DST switching dates
72157.3334 at CompuServe.COM
Sat Mar 22 10:13:38 UTC 1997
Nathan Myers > INTERNET:ncm at cantrip.org wrote:
>Clearly the only sensible approach to time would be to leave the damn
>clocks alone, and change schedules to match reality. However, it's a
>waste of everybody's time and attention to discuss this here. We techies
>are constrained to chase after whatever foolish decisions are made in the
>parliaments and politburos of world. This list is about details of that
>Maybe there should be another list to help discover strategies to influence
>idiot politicians. I hope that those of you who are interested in the idea
>will create that list, instead of using this one.
The current list is divided many ways as to what relationship local mean time
(LMT) should have to local clock time (LCT). One the one hand we have persons
like yourself who advocate standard time throughout the year (at least I think
that is what you are advocating) and alternatively we have advocates for up to
three hours of year-round DST such as Peter Hullah, who stated that everyone
"should add two hours to their current standard time" all year round. (Since
he lives in France, that would be three hours ahead of local mean time.)
(A thought: has anyone here in favor of DST in REVERSE?)
Garrett Wollman > INTERNET:wollman at LCS.MIT.EDU wrote in reply to me:
>On 20 Mar 97 23:41:37 EST, Chris Carrier <72157.3334 at CompuServe.COM> said:
>>Unfortunately things seem to be going in the other direction, given the EU's
>>decision to copy the US/UK bad habit of ending DST on the last Sunday in
>>OCTOBER, by the end of which the sun is rising later than the large majority
>>of day-shift workers get up.
>And those of us who live in cities like Boston, which have ``night
>life'' rather than ``morning life'' think this is perfectly
DST rules should not be determined by cities such as Boston, but by cities on
the western edge of timezones such as Cleveland in the Eastern or Dallas in
the Central (and places like Indiana and West Texas should go back an hour
into their astronomically correct zone.)
Sue Ann Bowling > INTERNET:sbowling at gi.alaska.edu wrote:
>The dates of daylight savings shift, and the assymmetry between the spring
>shift (when we in Alaska are already pracitically going to bed in daylight)
>and October (when it's already dark when we're going home in the evening)
>have bothered me for years.
The problem in Alaska isn't DST but that ever since October 1983 most of the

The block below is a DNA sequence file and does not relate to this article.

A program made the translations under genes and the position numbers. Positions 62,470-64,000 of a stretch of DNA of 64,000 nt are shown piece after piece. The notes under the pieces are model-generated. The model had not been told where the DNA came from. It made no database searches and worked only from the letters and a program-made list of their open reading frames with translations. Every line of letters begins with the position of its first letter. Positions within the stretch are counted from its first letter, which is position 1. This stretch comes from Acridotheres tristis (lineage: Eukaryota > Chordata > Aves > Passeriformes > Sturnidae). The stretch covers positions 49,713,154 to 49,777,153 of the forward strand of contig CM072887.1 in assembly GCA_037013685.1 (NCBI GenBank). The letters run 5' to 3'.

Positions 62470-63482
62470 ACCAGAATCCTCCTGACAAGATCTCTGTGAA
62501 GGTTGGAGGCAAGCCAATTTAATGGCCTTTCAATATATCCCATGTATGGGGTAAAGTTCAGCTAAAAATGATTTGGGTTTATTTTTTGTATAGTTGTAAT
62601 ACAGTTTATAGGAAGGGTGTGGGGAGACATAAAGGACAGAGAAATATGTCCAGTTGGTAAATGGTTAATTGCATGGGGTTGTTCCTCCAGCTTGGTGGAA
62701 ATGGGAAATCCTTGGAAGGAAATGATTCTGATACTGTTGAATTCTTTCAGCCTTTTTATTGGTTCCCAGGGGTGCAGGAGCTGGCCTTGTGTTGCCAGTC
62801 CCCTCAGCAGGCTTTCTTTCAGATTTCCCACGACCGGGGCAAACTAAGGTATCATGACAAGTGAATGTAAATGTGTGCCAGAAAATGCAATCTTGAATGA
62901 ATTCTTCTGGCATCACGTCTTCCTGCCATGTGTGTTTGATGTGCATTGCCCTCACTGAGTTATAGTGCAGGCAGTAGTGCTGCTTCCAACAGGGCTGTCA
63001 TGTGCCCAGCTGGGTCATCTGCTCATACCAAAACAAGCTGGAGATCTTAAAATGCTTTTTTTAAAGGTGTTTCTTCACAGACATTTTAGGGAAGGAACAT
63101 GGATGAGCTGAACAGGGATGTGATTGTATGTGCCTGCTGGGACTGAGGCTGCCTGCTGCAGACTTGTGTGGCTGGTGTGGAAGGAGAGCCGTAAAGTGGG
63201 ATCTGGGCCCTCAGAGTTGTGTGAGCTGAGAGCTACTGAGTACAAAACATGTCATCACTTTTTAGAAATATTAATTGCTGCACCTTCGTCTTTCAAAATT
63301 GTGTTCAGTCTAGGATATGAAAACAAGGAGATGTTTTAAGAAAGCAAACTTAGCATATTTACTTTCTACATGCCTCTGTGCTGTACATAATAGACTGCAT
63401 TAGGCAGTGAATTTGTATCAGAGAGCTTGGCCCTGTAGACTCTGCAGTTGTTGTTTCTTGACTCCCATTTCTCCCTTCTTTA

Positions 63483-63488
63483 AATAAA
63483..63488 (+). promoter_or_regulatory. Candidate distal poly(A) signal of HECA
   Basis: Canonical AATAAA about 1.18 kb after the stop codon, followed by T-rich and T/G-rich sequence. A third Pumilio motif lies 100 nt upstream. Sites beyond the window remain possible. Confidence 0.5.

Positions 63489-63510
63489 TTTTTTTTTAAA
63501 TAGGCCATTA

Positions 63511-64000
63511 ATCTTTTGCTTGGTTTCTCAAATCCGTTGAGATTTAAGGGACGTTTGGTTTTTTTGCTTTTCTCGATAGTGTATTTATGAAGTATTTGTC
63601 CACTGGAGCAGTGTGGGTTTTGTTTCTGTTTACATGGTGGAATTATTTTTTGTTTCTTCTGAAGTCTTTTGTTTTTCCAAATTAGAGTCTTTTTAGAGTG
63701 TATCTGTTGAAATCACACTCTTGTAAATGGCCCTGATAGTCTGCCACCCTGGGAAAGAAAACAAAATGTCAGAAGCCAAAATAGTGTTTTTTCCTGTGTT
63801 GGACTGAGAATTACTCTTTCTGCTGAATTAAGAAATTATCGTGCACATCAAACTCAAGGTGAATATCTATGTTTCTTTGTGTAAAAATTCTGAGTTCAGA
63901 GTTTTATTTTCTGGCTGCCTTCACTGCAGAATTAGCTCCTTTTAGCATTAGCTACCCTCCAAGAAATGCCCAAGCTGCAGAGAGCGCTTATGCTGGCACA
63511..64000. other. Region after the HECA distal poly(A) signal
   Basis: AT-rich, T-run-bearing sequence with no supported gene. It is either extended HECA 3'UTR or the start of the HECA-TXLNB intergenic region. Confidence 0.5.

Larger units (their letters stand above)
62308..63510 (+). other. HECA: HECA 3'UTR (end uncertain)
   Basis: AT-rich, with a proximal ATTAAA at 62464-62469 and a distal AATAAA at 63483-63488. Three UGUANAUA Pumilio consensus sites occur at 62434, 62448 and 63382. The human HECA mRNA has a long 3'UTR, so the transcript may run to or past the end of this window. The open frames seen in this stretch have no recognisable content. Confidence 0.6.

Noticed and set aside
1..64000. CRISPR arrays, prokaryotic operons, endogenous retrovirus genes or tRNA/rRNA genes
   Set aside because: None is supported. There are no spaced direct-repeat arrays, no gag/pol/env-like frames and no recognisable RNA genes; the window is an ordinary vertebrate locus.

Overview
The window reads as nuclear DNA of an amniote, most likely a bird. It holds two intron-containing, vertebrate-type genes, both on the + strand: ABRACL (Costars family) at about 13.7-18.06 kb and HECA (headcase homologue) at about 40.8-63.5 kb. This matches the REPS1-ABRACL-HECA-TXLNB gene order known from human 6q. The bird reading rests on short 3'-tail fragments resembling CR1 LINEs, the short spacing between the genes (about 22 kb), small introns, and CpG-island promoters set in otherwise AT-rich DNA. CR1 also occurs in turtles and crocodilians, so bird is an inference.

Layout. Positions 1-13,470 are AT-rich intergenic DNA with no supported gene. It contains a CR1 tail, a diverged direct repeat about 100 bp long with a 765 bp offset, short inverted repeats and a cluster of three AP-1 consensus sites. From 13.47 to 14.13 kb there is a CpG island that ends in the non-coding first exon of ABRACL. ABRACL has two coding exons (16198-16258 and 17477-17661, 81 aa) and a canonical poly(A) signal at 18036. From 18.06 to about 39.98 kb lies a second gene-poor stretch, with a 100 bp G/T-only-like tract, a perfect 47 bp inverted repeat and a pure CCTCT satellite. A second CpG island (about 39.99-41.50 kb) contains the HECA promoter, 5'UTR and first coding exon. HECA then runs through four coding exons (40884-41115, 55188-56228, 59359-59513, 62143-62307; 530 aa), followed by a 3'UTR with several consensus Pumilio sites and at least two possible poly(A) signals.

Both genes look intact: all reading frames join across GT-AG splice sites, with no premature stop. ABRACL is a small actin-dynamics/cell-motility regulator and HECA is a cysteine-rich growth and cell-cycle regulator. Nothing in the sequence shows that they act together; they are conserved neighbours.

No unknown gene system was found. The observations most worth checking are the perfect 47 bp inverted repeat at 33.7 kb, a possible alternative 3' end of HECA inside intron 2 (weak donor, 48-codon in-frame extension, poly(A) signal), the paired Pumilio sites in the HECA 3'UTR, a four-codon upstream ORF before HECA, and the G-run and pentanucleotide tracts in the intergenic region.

state, except for Southeast, has been on DST all year with a 2 hour advance
during the DST period in the Lower 48.
>I wonder if the politicos who first devised the shift thought that solar
>symmetry was around the middle of the winter and summer?
It seems to have been a thing that evolved. When DST first went US-national
in 1918-9, it run from the last Sunday in March to the last Sunday in October.
When many states and localities started using it in 1920 in the absence of
national legislation, they shortened it by a month on each end, from the last
Sunday in April (a ridiculously late date in Lower 48 latitudes) to the (very
sensible) last Sunday in September. This went on until 1942-5 when DST was
national and year round for the war. It should be noted here that the War
Time Act of 1942 called for DST to last until six months after the end of the
war, but when the war did end in the summer of 1945 a bill was quickly passed
to end War Time on the last Sunday in September, 1945.
What I call the "October problem" started in Massachusetts when the
legislature there extended DST to the end of October, starting in 1954. (IMHO
they should have left September alone and started a month earlier if they
wanted an extended DST period.) The next year New York and the rest of New
England got on the bandwagon, and by 1962 most places on DST were ending on
the last Sunday in October. (A few, however, shortened the end to Labor Day -
- Minnesota was one.)
Then along came the Uniform Time Act of 1966 which set up the dates of the
last Sunday in April to October, nationwide. It should be pointed out that
when this bill was originally introduced it did not put the whole country on